Grass growth has taken off on Tullamore Farm over the last two weeks. The farm grew 82kg/DM/ha/day in the last seven days, which was just under double the demand of 43kg/DM/ha/day.

Average farm cover is sitting at just over 800kg/DM/ha, with the grazing block currently stocked at 3.1 LU/ha. Things are changing very quickly and the farm has gone from being tight for grass three weeks ago to having too much grass.

Some of the drier paddocks are going to seed at a very early stage so it’s a real challenge to keep quality in the swards ahead of the grazing groups.

This 14-month-old Limousin bull killed out at 358kg dead weight (57% kill-out) grading an R+3- coming into €1,532.

Some of these covers will need to be topped. Shaun said: “We have took out 12 acres last week and if the current weather continues we will likely be taking out more strong paddocks for bales next week.

“We were lucky to get 12 acres of hay baled last weekend which yielded 50 bales. We buy two loads of hay every year and thought with the surplus that we have and the good weather we would try and save our own.”

Fertiliser spreading

Fertiliser spreading has eased up a little in the last two weeks. Shaun was spreading 22 units after each grazing but decided to skip the last round given that growth was almost double the demand.

There is very little slurry left on the farm so silage fields will get four bags of 18:6:12/acre for second-cut silage.

We killed another 10 bulls last week

Fifty acres have been closed up for second-cut silage.

“We killed another 10 bulls last week, which leaves 11 bulls left to kill in the next few weeks. Last week’s bulls came in at 389kg carcase weight.

This 14-month-old Limousin bull killed out at 387kg dead weight at 62% kill-out, grading a U=3= and coming into €1,703.

“We had our highest recorded kill-out so far last week, with two bulls killing out at 63%. One was sired by Tomschoice Ironstone and the other was sired by Fiston.

“The Fiston-sired bull was our best-priced bull so far, grading a U+2= and coming into €1,973.64 at €4.46/kg. Average date of birth of bulls is 8 March 2020 and we finished calving at the end of April so the next six weeks will see the remainder killed.

“Price has improved on last year, with the average base price this year working off €4.10/kg. When you add in the 12c/kg in-spec payment and the fact that we are killing bulls on the grid, the average price we have received this year is €4.30/kg, with the top prices received so far for our U+ grading bulls coming in at €4.46/kg.

“Grading has been good, with 18 U-grading bulls so far and 13 R grades, with the majority of those at R+. The average grade of the group so far has been R+.

“We are also pretty happy with fat score, with the average fat score for the group coming in at 2+. Carcase weight is coming in a little lighter than expected at 374kg. We had hoped this year to cross the 380kg carcase weight barrier but so far we have just been able to do this with 13 of the 33 bulls.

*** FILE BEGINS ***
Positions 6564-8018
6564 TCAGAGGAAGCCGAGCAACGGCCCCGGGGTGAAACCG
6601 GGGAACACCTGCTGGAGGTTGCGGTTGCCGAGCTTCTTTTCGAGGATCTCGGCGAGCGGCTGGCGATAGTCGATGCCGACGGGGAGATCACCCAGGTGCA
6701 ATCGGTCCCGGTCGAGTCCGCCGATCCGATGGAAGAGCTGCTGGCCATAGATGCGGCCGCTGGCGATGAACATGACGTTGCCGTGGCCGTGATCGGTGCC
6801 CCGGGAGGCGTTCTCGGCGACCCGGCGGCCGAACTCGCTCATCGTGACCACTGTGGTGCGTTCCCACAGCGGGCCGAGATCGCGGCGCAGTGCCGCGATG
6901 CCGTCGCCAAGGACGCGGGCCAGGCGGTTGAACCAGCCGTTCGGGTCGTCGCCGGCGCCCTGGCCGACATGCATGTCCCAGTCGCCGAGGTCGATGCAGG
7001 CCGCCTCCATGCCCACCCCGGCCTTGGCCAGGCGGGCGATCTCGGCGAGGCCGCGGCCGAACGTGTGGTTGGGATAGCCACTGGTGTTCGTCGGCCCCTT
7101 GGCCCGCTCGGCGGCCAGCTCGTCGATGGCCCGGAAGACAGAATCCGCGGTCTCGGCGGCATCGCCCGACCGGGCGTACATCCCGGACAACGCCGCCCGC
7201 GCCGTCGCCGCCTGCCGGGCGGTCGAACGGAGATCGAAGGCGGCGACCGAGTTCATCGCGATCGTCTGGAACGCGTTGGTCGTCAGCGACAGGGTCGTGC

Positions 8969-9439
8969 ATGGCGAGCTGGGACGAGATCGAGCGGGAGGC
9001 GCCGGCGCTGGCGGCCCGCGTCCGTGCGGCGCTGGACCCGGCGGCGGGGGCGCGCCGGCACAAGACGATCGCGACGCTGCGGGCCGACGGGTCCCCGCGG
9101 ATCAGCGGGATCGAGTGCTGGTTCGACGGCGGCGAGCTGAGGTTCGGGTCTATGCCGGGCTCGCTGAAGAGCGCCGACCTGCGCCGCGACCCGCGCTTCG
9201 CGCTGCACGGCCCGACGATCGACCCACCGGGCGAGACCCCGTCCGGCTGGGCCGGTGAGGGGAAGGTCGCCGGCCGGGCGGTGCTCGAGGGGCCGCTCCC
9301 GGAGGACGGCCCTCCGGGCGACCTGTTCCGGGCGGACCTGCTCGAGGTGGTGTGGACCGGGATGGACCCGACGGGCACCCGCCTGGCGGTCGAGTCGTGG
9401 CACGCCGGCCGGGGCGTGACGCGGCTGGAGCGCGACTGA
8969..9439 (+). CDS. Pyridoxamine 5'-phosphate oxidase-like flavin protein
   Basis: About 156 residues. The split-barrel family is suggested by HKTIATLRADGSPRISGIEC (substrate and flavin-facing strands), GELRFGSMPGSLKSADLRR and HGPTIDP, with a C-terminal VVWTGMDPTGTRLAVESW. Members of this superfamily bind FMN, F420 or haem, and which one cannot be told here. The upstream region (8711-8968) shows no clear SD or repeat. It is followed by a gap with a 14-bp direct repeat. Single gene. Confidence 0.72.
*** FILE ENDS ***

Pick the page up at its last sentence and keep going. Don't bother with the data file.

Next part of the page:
“Bulls have gained 1.47kg/day since birth and have been gaining 1.72kg/day while on the ad-lib feeding phase. The average price of our bulls so far this year has been €1,616/head at just over 14 months (438 days) of age.”

Table 1 outlines the details on all of the 33 bulls killed so far off Tullamore Farm. It outlines the bull performance by breed in 2021. While numbers are too small for any statistical analysis, they make for interesting reading.

“Our Simmental bulls have come in with the heaviest carcase weight at 389.6kg, while our Aberdeen Angus bulls have come in at the lightest at 332.7kg carcase weight.

“The best-grading breed has been our Limousins, with bulls coming in with an average of a U- grade and six out of the seven Limousin bulls killed so far grading a U- or better.

The Limousin breed is also top for kill-out percentage, coming in at 60% kill-out for 2021 so far.

Other jobs

The youngest group of calves on the farm got their clostridial booster shot this week. That means all calves have now received two shots of clostridial vaccine.

Calves were faecal-sampled and came back with a low worm count so no dosing was required.

“We will faecal-sample again in two weeks’ time to determine the route for dosing,” said Shaun.

Lambs were also faecal-sampled and they came back negative for stomach/gut worms but positive for coccidiosis

“We have had a few incidences of pneumonia in older calves and lost a calf two weeks ago that didn’t respond to treatment. The management of vaccination policy hasn’t changed so it’s difficult to say why these cases have occurred.

“Lambs were also faecal-sampled and they came back negative for stomach/gut worms but positive for coccidiosis. All lambs got a coccidiosis treatment and the youngest group of lambs got their clostridial vaccine along with a pour-on treatment for flies.”